How do Librarians feel about Self-Published Books
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As librarians having to choose from a massive amount of books to obtain for your library. Do you view self-published or small press books as less worthy of a place on your shelves?
Because they generally aren't available through our standard suppliers or covered by our regular review sources, I may be unaware that they exist, but when they do come to my attention, I'm very critical. For small press books I would consider the reputation of the press and look at what else they may have published. For self-published, one has to wonder why self-published? Not good enough for a "real" publisher? And doing that kind of research takes time and effort, which I don't always have, so self-published in particular get short shrift, but even small press books, unless I know the press, will get lower priority.
I'm not a librarian, but I've noticed that at the local small-town libraries, they're most likely to have self-published/small-press books by local authors or about the area's history.
>#3- This is true at my small town library.
I have started reading more indie authors just on my own from freebies and MG and if a book is good enough I will seek it out when they finally get a paperbook. But they do mostly have to be something first that caught my eye and that I have read and saw a place for it on my already cramped shelves and if my patrons will read it.
Tardis is absolutely right about the difficulties associated with locating small press books and especially self-published books. Not only can they not be ordered through usual channels, but some publishers insist on payment in advance. We are prohibited by law, however, from paying for materials we have not yet received (magazine subscriptions are an exception). A few small presses have been quite nasty to me when I requested that they bill the library.
I agree with Tardis that self-publication raises red flags as to why the book did not undergo the rigors of evaluation and editing at a publishing house. Some are poorly written and call to mind a former colleague's favorite saying, "Paper refuses nothing." Another problem is that many have soft covers and don't stand up to normal use, which gives us later expenses for rebinding.
For the past 35 years, I have worked with local history materials and have made a conscious effort to acquire as many small-press and self-published books pertaining to this geographic area as I can find and the budget can accommodate. Just yesterday, I made a patron very happy by providing all three of the out-of-print, almost-impossible-to-find, self-published books she needs for her dissertation. My take on self-published books is that they're a pain to find, buy, and catalog, but often they contain the only information on an obscure, locally oriented subject.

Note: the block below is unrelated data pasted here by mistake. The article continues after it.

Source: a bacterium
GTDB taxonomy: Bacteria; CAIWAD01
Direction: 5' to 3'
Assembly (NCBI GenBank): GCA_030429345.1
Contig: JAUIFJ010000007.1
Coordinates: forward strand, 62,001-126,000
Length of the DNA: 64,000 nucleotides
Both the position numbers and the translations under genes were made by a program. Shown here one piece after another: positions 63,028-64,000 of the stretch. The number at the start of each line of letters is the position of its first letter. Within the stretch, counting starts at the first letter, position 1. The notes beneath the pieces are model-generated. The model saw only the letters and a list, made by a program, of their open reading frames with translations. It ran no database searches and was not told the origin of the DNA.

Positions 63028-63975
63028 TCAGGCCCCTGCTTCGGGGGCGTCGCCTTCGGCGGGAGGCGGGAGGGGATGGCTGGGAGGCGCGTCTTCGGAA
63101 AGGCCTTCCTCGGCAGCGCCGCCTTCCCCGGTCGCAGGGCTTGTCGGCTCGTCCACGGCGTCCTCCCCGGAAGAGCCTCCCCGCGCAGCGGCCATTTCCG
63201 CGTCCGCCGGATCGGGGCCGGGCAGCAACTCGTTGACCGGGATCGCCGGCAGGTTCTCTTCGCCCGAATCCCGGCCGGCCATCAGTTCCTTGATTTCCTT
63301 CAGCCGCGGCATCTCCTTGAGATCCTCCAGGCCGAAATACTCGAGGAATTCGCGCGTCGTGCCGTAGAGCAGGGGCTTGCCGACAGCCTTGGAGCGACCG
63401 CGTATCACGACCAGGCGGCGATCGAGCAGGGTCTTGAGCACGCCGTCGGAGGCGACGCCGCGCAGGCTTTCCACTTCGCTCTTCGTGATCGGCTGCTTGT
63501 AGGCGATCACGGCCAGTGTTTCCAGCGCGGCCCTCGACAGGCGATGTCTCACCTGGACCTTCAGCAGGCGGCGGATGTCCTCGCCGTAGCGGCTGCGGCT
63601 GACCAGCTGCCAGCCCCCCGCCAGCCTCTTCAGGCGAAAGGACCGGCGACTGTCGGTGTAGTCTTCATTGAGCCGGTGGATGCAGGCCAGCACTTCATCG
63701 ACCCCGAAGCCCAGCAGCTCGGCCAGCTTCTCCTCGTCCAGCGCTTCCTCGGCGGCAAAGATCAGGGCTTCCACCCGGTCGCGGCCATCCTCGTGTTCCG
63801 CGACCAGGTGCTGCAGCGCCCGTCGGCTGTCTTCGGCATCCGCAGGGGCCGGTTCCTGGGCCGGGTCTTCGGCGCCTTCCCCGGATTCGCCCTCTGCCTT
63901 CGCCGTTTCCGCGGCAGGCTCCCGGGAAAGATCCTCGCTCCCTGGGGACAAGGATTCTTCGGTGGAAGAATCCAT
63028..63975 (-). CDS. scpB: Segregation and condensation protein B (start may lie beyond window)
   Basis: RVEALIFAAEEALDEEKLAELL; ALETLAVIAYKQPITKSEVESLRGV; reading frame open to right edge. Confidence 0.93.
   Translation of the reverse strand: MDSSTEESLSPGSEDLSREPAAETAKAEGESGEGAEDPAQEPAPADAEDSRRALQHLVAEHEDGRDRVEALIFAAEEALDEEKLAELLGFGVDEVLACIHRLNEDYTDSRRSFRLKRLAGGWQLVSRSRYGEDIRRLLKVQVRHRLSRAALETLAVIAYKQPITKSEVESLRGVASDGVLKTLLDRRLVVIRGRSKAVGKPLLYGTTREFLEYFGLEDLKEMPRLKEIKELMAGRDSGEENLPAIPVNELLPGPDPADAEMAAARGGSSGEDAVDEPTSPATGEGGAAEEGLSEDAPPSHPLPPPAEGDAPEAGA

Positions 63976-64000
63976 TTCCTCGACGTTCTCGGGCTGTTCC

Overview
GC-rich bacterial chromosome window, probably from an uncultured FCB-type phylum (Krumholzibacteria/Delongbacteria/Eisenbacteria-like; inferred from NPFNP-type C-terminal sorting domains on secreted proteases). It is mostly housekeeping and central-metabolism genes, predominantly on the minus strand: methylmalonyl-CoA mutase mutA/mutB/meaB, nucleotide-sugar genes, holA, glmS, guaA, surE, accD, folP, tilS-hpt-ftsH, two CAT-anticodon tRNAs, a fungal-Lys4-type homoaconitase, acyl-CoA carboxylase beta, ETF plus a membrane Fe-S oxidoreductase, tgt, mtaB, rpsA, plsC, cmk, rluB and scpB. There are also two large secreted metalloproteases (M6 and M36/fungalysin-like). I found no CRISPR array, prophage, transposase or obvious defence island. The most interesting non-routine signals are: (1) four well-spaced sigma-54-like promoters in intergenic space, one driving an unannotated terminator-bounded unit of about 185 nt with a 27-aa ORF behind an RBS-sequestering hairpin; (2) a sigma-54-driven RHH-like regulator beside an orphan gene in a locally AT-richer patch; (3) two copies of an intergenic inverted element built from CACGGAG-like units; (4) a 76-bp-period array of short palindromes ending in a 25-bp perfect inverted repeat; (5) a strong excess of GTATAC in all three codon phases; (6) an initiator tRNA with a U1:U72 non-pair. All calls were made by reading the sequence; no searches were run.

Oh, one more thing--often the small-town public library has a copy because the author (or the author's mother, sister, etc.) is a library user and donated it.
>3 MsCellophane: "I've noticed that at the local small-town libraries, they're most likely to have self-published/small-press books by local authors or about the area's history."
I work at a medium-sized university library and we collect the same kinds of self-published materials for our local history collection.
While I'm not a librarian, I assist with collection development for an academic library, mainly in the areas pertaining to architecture, landscape architecture, art history, industrial design & graphic design. Just yesterday, I accepted the following gift books that were given to the outgoing head of the architecture department by the publishers.
A book of essays discussing the theoretical implications of virtual space from a small press - I knew that it would be of interest to three of our faculty and I recognized the authors of two of the essays.
A self published book by a retiring Cali. architect that is essentially a scrap book of buildings that have inspired him, his thoughts on education and the profession over the years, sketches of his designs, etc. Most of our Arch & LArch professors require their students to keep such a journal.
A small press book from India on a contemporary Indian architect. Our collection has very little on contemporary Indian architecture.
I also check WorldCat to see who else has a particular title in their collection. We have a few institutions that we like to benchmark ourselves against.
If the book is about a designer or by an author that I don't recognize, I hit a few of our databases to see how much has been written about/by them in the scholarly journals.
We also try to keep an eye out for items of local interest. For example, we have a retired accounting professor who is a bit of an architecture buff. He's been putting together some self published books that document some local architecture. Self published as in using MSWord & printing them out and putting them in a three ring binder. Some of them are based on exhibits that he has done for the local historical society. We're also in the process of putting them online and adding his photos to a digital image database that we maintain for our students & faculty to use. While they might not be as exhaustively scholarly as something published by the Princeton Architecture Press, it does fill a need we are always trying to fill. Here's the first one that we've put online: http://www.libraries.psu.edu/psul/digital/hajjar.html
Small press & self publishing, like regular publishing, is a bit of both good & bad. Legit material with limited/narrow audience gets published, which is good, but the fact that some of it is low quality, vanity items makes the job of the selector a bit harder. However, the big publishers often pass on smaller items in favor of titles that will sell high numbers. The big presses put out their fair share of questionable titles as well.
One aspect of self published books worth considering is that there are areas of interest which simply wouldn't provide the sales needed to turn a profit through regular publication channels. One area that fits this criteria is first person accounts of working on the railroad. I'm very interested in this area and most of the books I have on this subject are either self published or published by a small indie press. As noted in threads to this post and in my profile the writing quality of these books is all over the map but, at least for first person accounts, it is either this or limit yourself to a small number of books by main stream publishers.